She went to a meeting of Physicians for a National Health Program, a group that advocates for a national single-payer system, and started researching the concept. Before long she became a vocal advocate, even becoming president of the physicians’ group, and moved to Vermont.
John McClaughry, a former Republican state senator who is against the new law, said Dr. Richter meant well but did not understand the “long-term damage” it would wreak. In particular, he said the law would drive away businesses that did not want to help pay for it. “She’ll tell you that putting in single-payer will attract businesses from all over the place,” said Mr. McClaughry, vice president of the Ethan Allen Institute, a conservative research group. “I don’t think she has any appreciation of business decisions at all.”
Since moving with her husband and two sons to a rambling old house within view of the State House, Dr. Richter has given about 400 talks on the single-payer concept, tutored lawmakers in the State House cafeteria and testified before the Legislature more times than she can remember. Once, she presented a printout of all the insurance companies her small practice in Cambridge had billed over five years.
“It was like 190 pages long,” she said. “Here we were, this tiny rural clinic having to bill all these different addresses. And all of them have different rules and reimbursements; I mean, it’s ridiculous.”
Some supporters of single-payer health care say Vermont’s law does not go far enough, mostly because it would allow at least a handful of private insurers to stay in the market indefinitely. Self-insured businesses like IBM, the state’s largest employer, could continue providing health coverage to workers under the law, though they would have to help finance the new system, possibly through a payroll tax.
Physicians for a National Health Program is among the critics, saying the law “falls well short of the single-payer reform needed.” Allowing private insurers to remain in the state will prevent meaningful savings, the group says.
Dr. Richter acknowledges that the law will not allow for “strict single-payer,” but said it still promised “health care for everybody, for less cost.”
“This is not the top of the mountain, but it’s the first time anyone has headed up the mountain,” she said. “No other place in the country has gotten this far.”
Big leap points to urgency of enacting single-payer Medicare for all: national doctors' group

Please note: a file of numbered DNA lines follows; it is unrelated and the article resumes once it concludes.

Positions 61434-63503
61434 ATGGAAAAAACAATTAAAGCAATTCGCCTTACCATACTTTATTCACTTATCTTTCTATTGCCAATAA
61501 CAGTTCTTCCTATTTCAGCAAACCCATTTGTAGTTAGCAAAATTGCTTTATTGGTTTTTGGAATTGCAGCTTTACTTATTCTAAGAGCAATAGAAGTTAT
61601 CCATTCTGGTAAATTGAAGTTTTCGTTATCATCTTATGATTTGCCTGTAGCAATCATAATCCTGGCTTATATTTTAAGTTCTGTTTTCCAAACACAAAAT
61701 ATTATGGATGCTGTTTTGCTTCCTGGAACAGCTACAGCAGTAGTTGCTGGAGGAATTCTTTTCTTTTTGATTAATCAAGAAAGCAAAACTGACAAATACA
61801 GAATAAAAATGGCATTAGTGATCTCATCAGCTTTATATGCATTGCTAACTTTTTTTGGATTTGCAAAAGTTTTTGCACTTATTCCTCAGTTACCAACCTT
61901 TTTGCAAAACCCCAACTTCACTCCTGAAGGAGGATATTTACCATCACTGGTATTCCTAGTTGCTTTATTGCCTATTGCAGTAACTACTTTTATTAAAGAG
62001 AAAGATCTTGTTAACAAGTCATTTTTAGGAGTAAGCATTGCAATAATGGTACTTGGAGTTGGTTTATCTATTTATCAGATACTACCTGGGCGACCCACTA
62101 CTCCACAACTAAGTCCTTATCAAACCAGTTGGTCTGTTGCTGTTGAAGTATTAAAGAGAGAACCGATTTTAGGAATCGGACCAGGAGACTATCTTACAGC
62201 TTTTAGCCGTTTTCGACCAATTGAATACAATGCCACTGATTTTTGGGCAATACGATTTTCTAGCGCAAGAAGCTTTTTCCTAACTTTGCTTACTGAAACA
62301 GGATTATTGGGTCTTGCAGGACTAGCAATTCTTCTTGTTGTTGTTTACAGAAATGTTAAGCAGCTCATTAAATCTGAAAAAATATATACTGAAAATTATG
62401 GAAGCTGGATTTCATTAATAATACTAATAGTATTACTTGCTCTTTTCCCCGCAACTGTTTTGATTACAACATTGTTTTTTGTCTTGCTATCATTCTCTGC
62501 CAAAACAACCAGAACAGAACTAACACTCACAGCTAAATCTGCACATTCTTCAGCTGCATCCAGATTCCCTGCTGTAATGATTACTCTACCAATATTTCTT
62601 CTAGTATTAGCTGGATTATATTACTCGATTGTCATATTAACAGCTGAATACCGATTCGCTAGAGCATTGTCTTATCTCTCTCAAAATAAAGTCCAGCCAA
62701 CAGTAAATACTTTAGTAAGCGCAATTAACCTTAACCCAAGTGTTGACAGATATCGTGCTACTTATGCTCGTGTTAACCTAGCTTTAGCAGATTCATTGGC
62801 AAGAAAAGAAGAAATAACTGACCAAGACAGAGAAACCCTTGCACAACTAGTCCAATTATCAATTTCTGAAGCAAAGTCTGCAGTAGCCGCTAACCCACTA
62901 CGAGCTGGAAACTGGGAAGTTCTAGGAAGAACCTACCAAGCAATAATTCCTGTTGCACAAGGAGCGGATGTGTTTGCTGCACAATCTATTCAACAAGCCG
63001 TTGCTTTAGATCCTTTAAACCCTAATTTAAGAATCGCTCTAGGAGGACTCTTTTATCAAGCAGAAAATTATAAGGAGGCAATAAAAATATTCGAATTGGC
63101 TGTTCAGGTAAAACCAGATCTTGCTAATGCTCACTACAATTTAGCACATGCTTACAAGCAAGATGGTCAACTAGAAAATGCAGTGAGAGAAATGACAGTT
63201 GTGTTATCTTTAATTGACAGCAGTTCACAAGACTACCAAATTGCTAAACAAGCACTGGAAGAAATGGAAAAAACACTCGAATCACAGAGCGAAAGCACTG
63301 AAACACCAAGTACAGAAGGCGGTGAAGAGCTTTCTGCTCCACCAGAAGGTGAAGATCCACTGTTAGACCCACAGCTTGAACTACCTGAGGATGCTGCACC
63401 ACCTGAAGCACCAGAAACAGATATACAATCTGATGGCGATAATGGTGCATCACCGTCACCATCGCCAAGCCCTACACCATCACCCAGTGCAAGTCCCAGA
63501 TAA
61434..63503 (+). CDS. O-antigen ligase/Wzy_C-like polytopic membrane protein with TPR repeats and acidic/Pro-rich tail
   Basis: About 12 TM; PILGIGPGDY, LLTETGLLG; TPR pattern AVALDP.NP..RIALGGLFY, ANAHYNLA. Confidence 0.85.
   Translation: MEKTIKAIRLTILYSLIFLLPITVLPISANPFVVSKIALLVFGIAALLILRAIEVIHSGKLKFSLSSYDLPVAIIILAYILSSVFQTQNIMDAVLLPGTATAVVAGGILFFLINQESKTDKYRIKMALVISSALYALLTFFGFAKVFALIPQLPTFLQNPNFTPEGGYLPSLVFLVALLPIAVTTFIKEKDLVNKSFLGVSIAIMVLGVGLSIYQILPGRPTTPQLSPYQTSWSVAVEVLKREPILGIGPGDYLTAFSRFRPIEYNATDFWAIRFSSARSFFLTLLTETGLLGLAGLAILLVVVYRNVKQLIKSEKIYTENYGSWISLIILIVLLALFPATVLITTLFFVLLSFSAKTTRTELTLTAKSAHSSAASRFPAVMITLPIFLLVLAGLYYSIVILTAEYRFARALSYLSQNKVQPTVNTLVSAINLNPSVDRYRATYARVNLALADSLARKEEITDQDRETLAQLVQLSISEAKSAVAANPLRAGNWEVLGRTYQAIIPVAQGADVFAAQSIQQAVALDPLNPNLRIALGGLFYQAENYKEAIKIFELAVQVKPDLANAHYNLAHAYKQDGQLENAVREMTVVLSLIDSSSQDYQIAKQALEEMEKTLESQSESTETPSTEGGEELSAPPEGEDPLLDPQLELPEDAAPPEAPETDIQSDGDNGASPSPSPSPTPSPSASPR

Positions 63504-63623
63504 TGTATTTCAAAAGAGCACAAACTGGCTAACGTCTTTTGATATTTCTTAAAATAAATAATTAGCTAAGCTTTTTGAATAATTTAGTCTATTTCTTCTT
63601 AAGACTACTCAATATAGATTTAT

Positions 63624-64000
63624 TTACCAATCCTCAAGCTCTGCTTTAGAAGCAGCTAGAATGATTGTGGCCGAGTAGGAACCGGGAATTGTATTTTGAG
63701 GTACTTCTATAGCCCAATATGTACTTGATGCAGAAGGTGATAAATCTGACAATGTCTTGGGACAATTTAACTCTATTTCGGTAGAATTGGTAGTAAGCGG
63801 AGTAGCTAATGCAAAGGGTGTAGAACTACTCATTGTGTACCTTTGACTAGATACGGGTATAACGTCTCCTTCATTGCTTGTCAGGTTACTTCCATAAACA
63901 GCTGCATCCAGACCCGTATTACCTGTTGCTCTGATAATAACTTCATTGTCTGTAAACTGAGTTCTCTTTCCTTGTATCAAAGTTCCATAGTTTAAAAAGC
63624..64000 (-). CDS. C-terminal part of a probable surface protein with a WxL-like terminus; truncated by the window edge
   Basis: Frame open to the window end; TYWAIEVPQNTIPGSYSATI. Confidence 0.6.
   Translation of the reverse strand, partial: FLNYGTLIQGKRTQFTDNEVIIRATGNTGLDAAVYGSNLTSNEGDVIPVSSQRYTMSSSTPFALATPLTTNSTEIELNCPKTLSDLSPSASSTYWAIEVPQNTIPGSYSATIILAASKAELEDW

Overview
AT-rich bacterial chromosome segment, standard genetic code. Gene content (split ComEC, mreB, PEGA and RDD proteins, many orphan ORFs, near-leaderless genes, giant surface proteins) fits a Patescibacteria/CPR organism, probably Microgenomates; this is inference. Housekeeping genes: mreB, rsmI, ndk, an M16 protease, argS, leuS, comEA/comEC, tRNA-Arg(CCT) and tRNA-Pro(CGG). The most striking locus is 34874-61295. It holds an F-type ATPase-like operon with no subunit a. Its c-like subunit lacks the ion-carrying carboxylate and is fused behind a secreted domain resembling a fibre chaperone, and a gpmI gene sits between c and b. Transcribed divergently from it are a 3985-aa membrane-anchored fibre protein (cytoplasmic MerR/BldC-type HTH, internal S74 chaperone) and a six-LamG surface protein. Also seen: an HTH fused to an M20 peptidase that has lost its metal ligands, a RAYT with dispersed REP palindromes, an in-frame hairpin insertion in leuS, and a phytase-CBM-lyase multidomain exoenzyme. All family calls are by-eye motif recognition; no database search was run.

FOR IMMEDIATE RELEASE
Sept. 16, 2010
Quentin Young, M.D.
Olveen Carrasquillo, M.D.
Margaret Flowers, M.D.
Mark Almberg, PNHP, (312) 782-6006, firstname.lastname@example.org
Local physicians in almost all 50 states available for comment (See historical table of uninsured by state below).
Official estimates by the Census Bureau showing a dramatic spike of 4.3 million in the number of Americans without health insurance in 2009 - to a record 50.7 million - underscore the urgency of going beyond the Obama administration's new health law and swiftly implementing a single-payer, improved Medicare-for-all program, according to Physicians for a National Health Program, a 17,000-member physician group.
The Census Bureau reported that 16.7 percent of the population lacked health insurance coverage in 2009, up from 15.4 percent in 2008, when 46.3 million were uninsured.
Lack of health insurance is known to have deadly consequences. Last year researchers at Harvard Medical School showed that 45,000 deaths annually can be linked to lack of coverage.
"Tragically, we know that the new figures of uninsured mean a preventable annual death toll of about 51,000 people - that's about one death every 11 minutes," said Dr. Quentin Young, national coordinator of PNHP. Young is a Chicago-based retired physician whose private medical practice once counted President Obama among its patients.
Young said that even if the administration's new health law works as planned, the Congressional Budget Office has projected about 50 million people will be uninsured for the next three years and about 23 million people will remain uninsured in 2019.
"Today's report suggests those projections are likely too low," he said.
The jump of 4.3 million uninsured is the largest one-year increase on record and would have been much higher - over 10 million - had there not been a huge expansion of public coverage, primarily Medicaid, to an additional 5.8 million people.